NHS Chief warns social media is fertile ground for quacks, charlatans, and cranks

Speaking at an event on fake news tonight, the chief executive of the NHS will warn about the impact of ‘fake news’ on people’s health.

In the Oxford Conversation, at the Sheldonian Theatre, Sir Simon Stevens will warn that the proliferation of inaccurate and often deliberately misleading health information available online, often through the booming ‘wellness industry’, is leading to people taking risks with their health as well as wasting money on too-good-to-be-true remedies.

As well as highlighting ineffective cures, Sir Simon will also warn on misinformation about proven treatments, and will highlight the steep rise in cases of mumps, from around 1,000 in 2018 to about 5,000 last year, as an example of the impact that misinformation about vaccination can have. Around half of those affected in 2019 had not been vaccinated.

The NHS chief will take aim against alleged health products sold online which can be useless or even harmful, citing not only old fakes such as homeopathy but also new offerings such as Gwyneth Paltrow’s GOOP brand, and Russian social media bots undermining public faith in essential vaccines.

A recent select committee report claimed that fake news “has taken on new forms and has been hugely magnified by technology and the ubiquity of social media”.

Sir Simon Stevens, NHS chief executive, is expected to say: “While fake news used to travel by word of mouth – and later the Caxton press – we all know that lies and misinformation can now be round the world at the touch of a button – before the truth has reached for its socks, never mind got its boots on.

“Myths and misinformation have been put on steroids by the availability of misleading claims online.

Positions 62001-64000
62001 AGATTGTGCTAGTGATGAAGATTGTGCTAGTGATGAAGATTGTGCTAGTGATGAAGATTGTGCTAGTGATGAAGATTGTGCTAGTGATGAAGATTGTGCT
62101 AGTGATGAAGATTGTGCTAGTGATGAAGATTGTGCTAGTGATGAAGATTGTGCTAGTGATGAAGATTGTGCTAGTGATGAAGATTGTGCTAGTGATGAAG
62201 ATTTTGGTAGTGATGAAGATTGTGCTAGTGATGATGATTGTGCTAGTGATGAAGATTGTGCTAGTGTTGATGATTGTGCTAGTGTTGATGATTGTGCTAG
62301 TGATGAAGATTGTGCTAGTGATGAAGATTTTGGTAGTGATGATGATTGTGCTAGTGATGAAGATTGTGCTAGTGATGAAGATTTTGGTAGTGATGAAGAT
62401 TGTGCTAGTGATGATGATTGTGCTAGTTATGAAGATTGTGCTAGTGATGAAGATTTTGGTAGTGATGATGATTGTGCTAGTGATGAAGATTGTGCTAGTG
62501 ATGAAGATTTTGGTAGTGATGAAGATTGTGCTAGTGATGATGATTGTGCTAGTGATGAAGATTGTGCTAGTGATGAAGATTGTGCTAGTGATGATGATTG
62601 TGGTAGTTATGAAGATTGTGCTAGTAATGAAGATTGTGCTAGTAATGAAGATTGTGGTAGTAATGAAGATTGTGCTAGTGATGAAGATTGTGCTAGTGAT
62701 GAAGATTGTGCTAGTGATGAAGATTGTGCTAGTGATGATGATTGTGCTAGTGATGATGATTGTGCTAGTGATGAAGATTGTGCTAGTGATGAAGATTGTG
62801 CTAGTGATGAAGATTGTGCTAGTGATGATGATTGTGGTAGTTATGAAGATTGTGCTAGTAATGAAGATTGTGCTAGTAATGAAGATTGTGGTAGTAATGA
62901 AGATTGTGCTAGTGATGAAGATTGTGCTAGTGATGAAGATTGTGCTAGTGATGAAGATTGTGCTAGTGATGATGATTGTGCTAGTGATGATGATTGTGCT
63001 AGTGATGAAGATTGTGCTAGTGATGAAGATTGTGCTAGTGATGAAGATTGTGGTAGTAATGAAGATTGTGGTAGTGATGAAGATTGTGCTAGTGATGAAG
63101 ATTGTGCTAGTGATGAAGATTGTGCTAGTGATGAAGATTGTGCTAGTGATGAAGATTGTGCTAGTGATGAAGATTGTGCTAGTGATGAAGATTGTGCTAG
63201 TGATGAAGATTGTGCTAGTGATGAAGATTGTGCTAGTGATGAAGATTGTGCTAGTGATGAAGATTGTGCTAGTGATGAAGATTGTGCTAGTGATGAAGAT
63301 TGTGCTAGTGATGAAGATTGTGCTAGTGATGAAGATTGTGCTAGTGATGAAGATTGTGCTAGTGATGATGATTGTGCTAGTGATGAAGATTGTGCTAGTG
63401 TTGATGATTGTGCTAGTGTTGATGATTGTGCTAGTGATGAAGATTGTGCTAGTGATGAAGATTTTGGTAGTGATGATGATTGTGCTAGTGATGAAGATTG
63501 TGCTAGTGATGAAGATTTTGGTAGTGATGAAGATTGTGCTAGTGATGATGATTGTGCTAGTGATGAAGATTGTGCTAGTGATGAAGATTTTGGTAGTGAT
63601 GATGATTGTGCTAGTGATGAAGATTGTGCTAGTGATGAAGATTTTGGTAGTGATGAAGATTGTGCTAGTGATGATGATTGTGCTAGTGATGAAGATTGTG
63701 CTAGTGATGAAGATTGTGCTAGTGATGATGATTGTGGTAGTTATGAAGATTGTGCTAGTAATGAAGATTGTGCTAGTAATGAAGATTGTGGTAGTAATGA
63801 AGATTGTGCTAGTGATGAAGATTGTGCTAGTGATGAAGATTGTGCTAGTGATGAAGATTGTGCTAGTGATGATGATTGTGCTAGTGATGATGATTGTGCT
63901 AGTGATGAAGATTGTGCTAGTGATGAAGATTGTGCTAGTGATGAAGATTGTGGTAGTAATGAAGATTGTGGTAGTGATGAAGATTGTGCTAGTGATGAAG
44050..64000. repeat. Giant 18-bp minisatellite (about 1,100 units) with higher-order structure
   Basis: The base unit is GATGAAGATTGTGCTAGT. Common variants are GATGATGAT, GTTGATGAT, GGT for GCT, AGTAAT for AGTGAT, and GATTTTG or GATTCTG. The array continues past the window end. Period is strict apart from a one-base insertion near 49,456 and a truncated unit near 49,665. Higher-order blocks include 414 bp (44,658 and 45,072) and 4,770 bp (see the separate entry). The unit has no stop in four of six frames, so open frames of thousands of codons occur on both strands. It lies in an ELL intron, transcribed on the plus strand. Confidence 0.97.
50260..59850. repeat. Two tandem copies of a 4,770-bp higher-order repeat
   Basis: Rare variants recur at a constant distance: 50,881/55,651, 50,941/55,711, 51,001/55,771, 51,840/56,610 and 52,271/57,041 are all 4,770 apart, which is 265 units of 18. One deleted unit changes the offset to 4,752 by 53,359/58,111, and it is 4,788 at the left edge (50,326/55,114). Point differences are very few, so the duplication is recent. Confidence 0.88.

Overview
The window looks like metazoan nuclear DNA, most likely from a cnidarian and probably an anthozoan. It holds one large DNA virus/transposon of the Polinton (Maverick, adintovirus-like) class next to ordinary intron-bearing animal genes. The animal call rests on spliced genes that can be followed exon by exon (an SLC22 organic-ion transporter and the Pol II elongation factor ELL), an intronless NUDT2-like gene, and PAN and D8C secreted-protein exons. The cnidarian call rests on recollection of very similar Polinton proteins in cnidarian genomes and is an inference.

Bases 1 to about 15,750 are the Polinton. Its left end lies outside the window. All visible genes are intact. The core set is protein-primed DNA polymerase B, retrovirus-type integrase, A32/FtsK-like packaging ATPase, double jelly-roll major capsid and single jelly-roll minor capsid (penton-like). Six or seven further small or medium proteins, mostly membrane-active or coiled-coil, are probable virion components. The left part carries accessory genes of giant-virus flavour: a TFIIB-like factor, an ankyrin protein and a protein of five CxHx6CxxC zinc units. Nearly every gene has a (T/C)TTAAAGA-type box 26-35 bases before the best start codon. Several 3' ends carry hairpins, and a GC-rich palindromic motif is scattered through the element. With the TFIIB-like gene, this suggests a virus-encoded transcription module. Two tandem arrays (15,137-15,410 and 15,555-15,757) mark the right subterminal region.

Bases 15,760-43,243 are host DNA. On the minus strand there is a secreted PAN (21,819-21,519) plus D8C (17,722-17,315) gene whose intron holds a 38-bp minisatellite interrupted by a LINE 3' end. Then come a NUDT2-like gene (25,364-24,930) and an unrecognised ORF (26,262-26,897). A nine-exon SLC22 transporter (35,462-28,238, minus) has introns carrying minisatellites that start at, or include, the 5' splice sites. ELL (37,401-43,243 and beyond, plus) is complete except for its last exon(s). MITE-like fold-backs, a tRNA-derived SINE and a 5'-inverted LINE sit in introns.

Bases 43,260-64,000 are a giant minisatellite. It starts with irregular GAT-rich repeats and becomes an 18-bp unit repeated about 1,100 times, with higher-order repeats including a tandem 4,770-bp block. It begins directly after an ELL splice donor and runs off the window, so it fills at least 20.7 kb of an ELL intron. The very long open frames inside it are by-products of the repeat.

“While the term ‘fake news’ makes most people think about politics, people’s natural concern for their health, and particularly about that of their loved ones, makes this particularly fertile ground for quacks, charlatans, and cranks.

“In the 19th century Clark Stanley, an enterprising but unscrupulous American businessman, claimed that rattlesnakes offered miracle health cures, and so the original snake oil salesman was born.

“A century later, anti-vax lies have spawned health burdens being borne by children and parents in 2020.

“Half of the cases were in people who are in the so-called ‘Wakefield Generation’, born at the turn of the century, and who originally missed out on the vital MMR jab as a result of widespread disinformation.

“And now we have dubious ‘wellness’ products and dodgy procedures available on the web.

“Fresh from controversies over jade eggs and unusually scented candles, GOOP has just popped up with a new TV series, in which Gwyneth Paltrow and her team test vampire facials and back a “bodyworker” who claims to cure both acute psychological trauma and side effects by simply moving his hands two inches above a customer’s body.

“Gwyneth Paltrow’s brand peddles ‘psychic vampire repellent’; says ‘chemical sunscreen is a bad idea’; and promotes colonic irrigation and DIY coffee enema machines, despite them carrying considerable risks to health and NHS advice clearly stating there is “no scientific evidence to suggest there are any health benefits associated with colonic irrigation”.